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Teaching French in a special school at KS2

Discussion in 'Modern foreign languages' started by dinx67, Aug 21, 2012.

  1. It's a long time since I did any French and I have an extremely basic grasp of some simple functional vocabulary - which is great because I'm probably only just a bit more able than the children in my class when it comes to French!
    As most of the children are working at P levels and have communication and autism spectrum disorders I use a lot of key word vocabulary (up to 3 words) and symbols. I'm hoping that someone can help me work out the best way to translate my classroom instructions into French, please! These are simple instructions related to the classroom routine that they are familiar with and understand (even if only from context):
    Go check
    Work first.... then choose
    Good sitting
    Good looking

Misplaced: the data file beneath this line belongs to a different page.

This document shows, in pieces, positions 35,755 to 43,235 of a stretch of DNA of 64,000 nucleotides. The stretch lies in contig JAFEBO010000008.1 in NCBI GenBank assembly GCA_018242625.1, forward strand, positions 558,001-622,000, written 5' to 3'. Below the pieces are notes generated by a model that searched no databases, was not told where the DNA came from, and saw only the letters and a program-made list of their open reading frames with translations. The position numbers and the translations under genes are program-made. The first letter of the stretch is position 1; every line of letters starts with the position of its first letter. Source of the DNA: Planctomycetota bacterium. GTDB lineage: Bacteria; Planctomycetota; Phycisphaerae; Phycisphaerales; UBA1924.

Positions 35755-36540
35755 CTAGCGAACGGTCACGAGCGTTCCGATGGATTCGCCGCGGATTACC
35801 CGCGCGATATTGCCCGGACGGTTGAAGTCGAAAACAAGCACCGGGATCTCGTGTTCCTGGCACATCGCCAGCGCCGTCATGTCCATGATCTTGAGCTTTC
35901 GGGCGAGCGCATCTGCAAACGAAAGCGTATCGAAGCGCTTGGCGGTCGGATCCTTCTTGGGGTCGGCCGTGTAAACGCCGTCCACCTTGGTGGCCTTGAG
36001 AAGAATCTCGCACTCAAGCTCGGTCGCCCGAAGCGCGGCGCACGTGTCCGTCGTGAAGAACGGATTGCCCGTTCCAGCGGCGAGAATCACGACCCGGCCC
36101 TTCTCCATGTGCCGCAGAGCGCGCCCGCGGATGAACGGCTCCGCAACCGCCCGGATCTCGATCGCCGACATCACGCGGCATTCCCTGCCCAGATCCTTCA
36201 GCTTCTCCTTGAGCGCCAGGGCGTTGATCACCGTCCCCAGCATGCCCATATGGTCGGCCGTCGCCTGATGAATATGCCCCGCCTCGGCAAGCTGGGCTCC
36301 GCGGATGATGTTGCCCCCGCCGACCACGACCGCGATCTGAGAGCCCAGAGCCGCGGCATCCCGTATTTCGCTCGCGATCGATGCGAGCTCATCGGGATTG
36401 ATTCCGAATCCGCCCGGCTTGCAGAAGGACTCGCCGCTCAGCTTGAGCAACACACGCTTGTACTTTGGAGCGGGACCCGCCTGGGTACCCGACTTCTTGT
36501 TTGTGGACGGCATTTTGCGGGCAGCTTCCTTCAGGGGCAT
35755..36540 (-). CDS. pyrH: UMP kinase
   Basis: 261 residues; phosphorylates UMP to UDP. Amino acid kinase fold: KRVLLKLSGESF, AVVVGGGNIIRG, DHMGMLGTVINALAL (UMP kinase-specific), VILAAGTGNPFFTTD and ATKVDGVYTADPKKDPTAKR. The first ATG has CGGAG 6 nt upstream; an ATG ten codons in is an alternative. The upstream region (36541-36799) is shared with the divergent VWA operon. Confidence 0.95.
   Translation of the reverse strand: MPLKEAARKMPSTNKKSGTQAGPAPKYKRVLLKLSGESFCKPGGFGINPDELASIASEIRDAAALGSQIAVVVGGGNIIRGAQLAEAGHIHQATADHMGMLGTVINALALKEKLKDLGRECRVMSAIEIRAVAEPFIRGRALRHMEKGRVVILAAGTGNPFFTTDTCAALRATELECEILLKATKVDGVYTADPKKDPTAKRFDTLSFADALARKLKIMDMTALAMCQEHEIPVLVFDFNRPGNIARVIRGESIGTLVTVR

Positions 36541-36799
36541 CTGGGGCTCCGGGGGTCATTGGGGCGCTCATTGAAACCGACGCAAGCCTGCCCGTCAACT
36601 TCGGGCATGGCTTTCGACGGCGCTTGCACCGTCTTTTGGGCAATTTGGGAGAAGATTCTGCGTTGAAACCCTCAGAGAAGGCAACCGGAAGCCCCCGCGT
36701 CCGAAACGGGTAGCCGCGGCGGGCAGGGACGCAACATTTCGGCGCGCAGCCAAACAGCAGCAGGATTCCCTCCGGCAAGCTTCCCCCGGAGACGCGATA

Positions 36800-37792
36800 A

Good listening
    If anyone can help me with a fairly simple direct translation I'd be eternally grateful. Thanks!
  2. noemie

    noemie Occasional commenter

    Sit - asseyez-vous
    Look - regardez
    Listen - écoutez
    Go check - vérifiez (or why not regardez again)
    Work first.... then choose - travaillez (en premier)... ensuite choisissez
    Good sitting - bien assis!
    Good looking - bien regardé
    Good listening - bien écouté

    Obviously with lots of signing at the same time, I'd imagine. Other things I use fairly frequently are "levez la main" (put your hand up), "silence", "travaillez avec un partenaire" (work in pairs), "copiez la date/le titre" (copy the date/title), "levez-vous" (stand up). It's also important to introduce all these to your class, I'd probably do a simplified version of Simon says (but without the Simon says bit as it might confuse them, just perhaps introducing 3 or 4 instructions per lesson and doing a "how quickly can we do them all correctly" kind of game). If you do use signs it can be fun, as you could end up giving the instruction and they have to do the sign for it.
  3. Many, many thanks for that! They really aren't up to the level of understanding (or working) some of the other helpful phrases you suggested. Maybe 'stand up'... Anyway thank you very much.
    Another question - what kind of rhymes/songs are suitable and age appropriate for children in KS2 work at P4-P7? Any suggestions gratefully received.

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